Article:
Please remember we have to produce a surface playable for all abilities. Eleven of the eighteen Greens at Morecambe have aggressive slopes running through them. Anything over ten feet on the stimp meter will produce unplayable putting surfaces for the majority.

The Greens were successfully over seeded twice during 2014. A straight Brown top bent was used in May, and both Bent and two species of Red Fescue were used in September. The numbers of desirable grass species is still on the up helping to produce improved putting for the whole of the year.
As already stated the nitrogen levels were increased by some 16% up to 79 kilograms for the hectare. Potassium nitrate was used in the Spring to good effect. This nitrogen source is more readily available during cooler soil temperatures found at this time of the year. Liquid fertiliser was used again through the Summer months in the form of seaweed, an organic formulation and methylene urea which supplied the necessary nitrogen. The organic and seaweed have many benefits, it is a balanced soil conditioner, it stimulates growth and feeds the soil bacteria present.
For the fourth year in a row April was a dry month leading to the use of the irrigation. The other noticeable month being June where temperatures were quite high  with very little rainfall.
Straight sand was once again applied to the Greens this year. Approximately 120 tonnes was applied through the growing season with half between March and mid-May and the remainder around the maintenance week in September. This regime helps to build up the surface levels in Spring and cuts down on the amount of surface disruption during the main Summer months.
Regular monthly applications from March onwards allows for the even distribution of moisture through the Green profile as well as helping to move excess moisture away from the surface.
The vert-drain was used twice during the year in February and September. The action of the verti-drain produces heave within the Green and fractures the soil profile, relieving compaction and allowing air, water and root movement. The John Deere aercore  was used seven times again this year with solid tine attachments. This process keeps the surface open and is vital in supplying air to the organic matter layer and root system.



The golf course has a rolling programme set up with machinery replacement based on the age of the equipment and the addition of any new developments on the market. The club makes every effort to carry out this replacement programme as maintaining old equipment can be false economy and cost more in the long run.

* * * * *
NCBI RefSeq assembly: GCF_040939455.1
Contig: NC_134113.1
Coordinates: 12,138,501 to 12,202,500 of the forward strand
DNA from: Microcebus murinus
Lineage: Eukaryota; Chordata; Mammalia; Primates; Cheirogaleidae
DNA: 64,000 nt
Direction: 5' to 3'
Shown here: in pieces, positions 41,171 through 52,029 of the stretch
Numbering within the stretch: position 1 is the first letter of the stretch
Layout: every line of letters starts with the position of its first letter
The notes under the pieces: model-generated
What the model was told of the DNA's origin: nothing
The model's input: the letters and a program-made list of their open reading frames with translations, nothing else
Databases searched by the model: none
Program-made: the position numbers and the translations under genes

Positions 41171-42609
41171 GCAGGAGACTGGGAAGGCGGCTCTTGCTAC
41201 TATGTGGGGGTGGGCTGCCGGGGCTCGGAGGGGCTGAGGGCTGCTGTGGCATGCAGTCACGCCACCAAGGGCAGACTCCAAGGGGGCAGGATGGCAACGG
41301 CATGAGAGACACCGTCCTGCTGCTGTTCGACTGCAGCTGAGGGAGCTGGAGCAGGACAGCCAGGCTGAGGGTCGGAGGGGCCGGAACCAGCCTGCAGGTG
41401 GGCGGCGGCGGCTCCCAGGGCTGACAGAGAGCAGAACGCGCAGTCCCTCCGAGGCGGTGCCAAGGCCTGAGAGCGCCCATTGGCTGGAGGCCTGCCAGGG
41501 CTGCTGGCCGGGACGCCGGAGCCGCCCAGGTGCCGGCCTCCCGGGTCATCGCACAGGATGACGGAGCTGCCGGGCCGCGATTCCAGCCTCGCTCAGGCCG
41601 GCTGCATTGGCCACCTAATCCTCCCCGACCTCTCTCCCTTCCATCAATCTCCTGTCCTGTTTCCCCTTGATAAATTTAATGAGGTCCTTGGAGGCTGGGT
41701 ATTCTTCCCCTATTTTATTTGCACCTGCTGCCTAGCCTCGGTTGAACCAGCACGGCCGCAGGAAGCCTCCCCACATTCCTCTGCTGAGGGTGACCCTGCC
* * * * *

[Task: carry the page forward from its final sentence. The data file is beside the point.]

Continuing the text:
The photograph below shows the attachment Greens rollers purchased in 2014. The units are fitted onto one of the Greens triple mowers in place of the cutting units. The Greens were rolled on average three times a week during the main growing/playing season.

The second purchase in 2014 was a John Deere 2500E Hybrid triple mower used for the mowing of Greens. An older version of this mower was used as part exchange.


Two Tees were redeveloped during 2014 as part of a long term plan of Tee renovations. The idea behind the renovation work is to produce Tees which are level, have a good coverage of irrigation and are built from quality materials which will allow play from them for the majority, if not all of the year.

5th TEE
The 5th Tee was renovated at the beginning of 2014. The completed Tee is now on one platform and at forty meters across  has a wide shot variance in Tee shot angle from one side to the other. The overall size has been enlarged from 430 sq m to 490 sq m which is the recommended size for a par three Tee taking into consideration divot damage through the year.
The work involved was as follows:
Level the surface into one platform, extend to the right hand side by four meters.
Install a main drain along the rear of the Tee.
Upgrade of the irrigation.
Rotovate and de-compact the Tee, add necessary infill material and level off.
Re-turf using a Fescue/Bent  mix turf.

1st TEE
First impressions of the golf course are important, the newly developed 1st Tee and shrub bed areas now have a good impact on the course.
The work involved was as follows:
The Cherry tree and shrubs were removed from the left hand side of the Tee.
A block retaining wall faced with natural stone was built down the left hand side of the Tee extension.
New irrigation fitted into the Tee supplying eight irrigation heads.
Infill material and rootzone imported into the Tee extension.
The old Tee was rotovated and de-compacted.
The whole of the Tee was levelled to a finish.
The Tee was re-turfed using a Fesue/Bent turf mix.